The Wayfarer's Book

Why I Decided to Stay in Kiev

Two new coffee shops have opened up on my street in the last week. One is right down the block from a shop called Meat Loves Cheese, which I have yet to visit despite its tantalizing name. I make a mental note to put them all on my ‘to-do’ list, somewhere between the Kyiv breweries I need to hit up and the half dozen Ukrainian cities I still want to visit.

“Well, I guess that settles it,” I think as I walk by one of my favorite cafes, a converted London double-decker bus that I haven’t been able to visit in weeks. “I guess I’m going to have to stay in Kiev.”

Stay in Kiev _ Founders of Kyiv on Maidan

The founders of Kyiv keep an eye on things in Maidan.

Sometimes people ask me what expectations I had when I first decided to move to Kiev. And to be honest, I didn’t have any. I was following my then-boyfriend, who had work, and while I was vaguely concerned about the weather upon my arrival in February, I don’t remember having any other big expectations.

Despite a dismal March, this city snuggled its way into my heart and whispered the word “home” to me. And when my three months were up and I was on the train to Budapest, I had already made plans to move back to Kyiv to teach English in the fall.

Stay in Kiev _ In Odessa at the Potempkin Steps

The joy a film nerd feels when at the site of major (Soviet propaganda) film history.

But my return plan was always for one year only. I have a lot of world to see, and while I adore Kyiv, it’s not my forever home. And, to be honest, it hasn’t always been easy. I’m not just talking about slipping on the ice and having to wear an arm-length cast for two weeks or how the hot water tends to randomly shut off in the summer. I’m talking about teaching with depression, struggling with body issues as a result of constantly comparing myself to svelte Ukrainian women, waves of loneliness as friends continue to say goodbye and my social circle slowly shrinks.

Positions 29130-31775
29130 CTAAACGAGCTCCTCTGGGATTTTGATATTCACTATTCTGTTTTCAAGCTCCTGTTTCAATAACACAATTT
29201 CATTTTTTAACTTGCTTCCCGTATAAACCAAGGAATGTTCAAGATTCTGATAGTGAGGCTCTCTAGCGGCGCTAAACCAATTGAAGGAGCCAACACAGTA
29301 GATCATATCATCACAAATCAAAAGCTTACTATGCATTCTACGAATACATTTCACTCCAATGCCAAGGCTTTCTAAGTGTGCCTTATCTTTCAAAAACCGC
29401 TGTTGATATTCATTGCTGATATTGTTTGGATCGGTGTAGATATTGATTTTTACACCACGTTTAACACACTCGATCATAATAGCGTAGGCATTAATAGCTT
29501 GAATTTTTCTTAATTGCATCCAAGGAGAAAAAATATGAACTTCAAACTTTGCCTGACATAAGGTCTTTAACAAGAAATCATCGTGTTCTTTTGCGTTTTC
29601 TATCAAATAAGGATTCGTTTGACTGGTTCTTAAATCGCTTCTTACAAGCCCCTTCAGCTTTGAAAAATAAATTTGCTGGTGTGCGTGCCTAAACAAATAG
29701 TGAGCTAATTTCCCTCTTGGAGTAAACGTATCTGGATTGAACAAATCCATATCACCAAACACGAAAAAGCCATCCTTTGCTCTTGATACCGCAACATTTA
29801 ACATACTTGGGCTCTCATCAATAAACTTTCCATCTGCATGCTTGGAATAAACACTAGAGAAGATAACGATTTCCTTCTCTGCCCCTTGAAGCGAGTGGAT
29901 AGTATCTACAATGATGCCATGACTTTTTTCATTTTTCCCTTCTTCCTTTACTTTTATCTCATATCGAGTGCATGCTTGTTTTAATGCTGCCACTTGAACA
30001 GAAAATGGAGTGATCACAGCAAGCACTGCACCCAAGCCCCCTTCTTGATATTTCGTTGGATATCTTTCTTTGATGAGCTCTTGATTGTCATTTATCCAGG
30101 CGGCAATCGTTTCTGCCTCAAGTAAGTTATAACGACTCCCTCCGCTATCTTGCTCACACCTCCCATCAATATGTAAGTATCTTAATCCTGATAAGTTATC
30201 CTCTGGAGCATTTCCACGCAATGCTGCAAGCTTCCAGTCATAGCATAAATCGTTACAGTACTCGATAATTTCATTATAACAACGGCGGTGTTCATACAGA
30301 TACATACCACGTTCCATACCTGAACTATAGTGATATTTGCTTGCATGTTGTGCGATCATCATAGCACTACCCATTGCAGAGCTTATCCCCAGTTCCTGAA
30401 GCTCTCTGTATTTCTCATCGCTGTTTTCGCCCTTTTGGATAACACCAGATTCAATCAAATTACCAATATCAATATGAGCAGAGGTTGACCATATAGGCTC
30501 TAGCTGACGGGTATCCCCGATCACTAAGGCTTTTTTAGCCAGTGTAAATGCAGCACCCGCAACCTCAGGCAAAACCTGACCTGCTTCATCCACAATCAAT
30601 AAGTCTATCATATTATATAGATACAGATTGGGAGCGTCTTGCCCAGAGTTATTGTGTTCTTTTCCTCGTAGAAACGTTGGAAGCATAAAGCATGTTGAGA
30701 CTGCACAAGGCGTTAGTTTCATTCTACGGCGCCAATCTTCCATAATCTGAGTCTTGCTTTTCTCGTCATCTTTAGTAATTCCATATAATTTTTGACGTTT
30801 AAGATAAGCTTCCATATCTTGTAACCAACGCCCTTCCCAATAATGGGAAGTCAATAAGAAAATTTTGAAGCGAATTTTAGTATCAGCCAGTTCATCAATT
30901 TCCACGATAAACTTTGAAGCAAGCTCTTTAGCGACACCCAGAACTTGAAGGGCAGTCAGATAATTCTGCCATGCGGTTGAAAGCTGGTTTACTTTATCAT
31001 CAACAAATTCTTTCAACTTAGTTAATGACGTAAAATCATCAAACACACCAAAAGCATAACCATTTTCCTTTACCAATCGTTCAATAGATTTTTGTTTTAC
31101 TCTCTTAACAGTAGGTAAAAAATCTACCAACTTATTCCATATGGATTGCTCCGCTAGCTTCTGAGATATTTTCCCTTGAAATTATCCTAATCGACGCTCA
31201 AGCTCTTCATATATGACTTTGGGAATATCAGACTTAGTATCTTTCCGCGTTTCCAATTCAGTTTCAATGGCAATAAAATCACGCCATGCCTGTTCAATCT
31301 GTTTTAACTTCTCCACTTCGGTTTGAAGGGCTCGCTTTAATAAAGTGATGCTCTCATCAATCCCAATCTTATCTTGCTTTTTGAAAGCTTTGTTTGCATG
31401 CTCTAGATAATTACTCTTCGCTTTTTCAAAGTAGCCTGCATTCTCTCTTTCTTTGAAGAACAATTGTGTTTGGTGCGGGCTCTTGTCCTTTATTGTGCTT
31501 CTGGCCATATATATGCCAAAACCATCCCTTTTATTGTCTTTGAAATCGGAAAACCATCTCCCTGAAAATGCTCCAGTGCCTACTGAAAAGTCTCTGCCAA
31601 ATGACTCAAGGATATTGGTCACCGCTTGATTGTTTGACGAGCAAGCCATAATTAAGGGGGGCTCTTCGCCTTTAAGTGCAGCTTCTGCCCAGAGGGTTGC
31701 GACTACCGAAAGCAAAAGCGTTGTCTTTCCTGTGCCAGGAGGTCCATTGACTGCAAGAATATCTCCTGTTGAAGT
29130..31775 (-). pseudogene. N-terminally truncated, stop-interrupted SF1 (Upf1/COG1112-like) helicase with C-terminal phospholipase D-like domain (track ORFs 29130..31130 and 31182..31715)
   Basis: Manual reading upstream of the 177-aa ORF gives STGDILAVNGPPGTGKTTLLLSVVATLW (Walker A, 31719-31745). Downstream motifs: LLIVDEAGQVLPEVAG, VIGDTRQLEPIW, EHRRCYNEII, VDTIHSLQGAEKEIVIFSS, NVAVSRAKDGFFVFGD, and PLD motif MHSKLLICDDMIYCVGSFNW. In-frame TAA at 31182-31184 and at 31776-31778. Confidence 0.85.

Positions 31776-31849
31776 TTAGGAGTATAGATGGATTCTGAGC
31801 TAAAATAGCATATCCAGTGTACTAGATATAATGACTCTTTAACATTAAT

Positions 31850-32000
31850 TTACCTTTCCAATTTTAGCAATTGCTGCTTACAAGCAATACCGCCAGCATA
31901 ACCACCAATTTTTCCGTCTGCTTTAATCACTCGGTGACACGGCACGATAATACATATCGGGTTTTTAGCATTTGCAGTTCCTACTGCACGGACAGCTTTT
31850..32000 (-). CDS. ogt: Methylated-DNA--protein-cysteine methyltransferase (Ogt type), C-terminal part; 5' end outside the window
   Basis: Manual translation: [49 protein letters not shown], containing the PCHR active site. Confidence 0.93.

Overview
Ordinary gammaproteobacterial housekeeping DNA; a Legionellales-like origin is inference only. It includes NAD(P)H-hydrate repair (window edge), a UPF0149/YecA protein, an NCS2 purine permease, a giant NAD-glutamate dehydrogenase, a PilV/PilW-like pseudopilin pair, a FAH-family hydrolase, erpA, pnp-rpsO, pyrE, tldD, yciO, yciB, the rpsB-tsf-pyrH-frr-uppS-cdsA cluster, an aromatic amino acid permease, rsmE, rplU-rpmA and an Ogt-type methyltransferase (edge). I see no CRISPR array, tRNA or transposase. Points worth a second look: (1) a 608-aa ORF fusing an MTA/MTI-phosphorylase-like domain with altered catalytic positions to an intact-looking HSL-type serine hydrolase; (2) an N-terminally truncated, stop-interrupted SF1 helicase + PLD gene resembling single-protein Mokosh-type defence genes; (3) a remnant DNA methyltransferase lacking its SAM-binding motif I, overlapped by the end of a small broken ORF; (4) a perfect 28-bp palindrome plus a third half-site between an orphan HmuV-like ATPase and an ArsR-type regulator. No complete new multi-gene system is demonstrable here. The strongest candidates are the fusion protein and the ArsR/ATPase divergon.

But then suddenly, I had two months left. It was time to start planning for Life After Kyiv. My plan was to do the DELTA in Athens in October and November, then spend a long holiday at home before going… somewhere with a beach? Occasionally I’d mutter something about Vietnam when people pressed me about 2018, though that is a far stretch for me. I sent off my DELTA application but I started to fret. There was so much left to do here in Ukraine. The thought of only two more months sent me into a mild panic. And that’s when I realized—


So I’m not going to. I’m going to stay in Kiev through Christmas. And, to be honest, it was one of the easiest decisions I’ve made in an expat life that’s full of Big Decisions. I get to stay in my cozy and messy apartment that I love. I can continue to work with students and colleagues I respect. And I’ll be able to explore more of this beautiful and captivating country, including Ivano-Frankivsk, the Tunnel of Love, and getting back to Kharkiv. Not to mention all the brunches, cocktails, and cappuccinos I still have to try here in Kyiv.

There’s no perfect life, I am sure. But there are Good Decisions. And today, I think I’ve made one.

Stay in Kiev _ Exploring in Kamianets-Podilskyi

Six more months in Kyiv! Expect to see some posts here about horseback riding in the Carpathians, how to visit the Tunnel of Love, and what to do on your own trip to Ukraine. If you have any questions or anything you want to know about Ukraine, just leave me a note in the comments!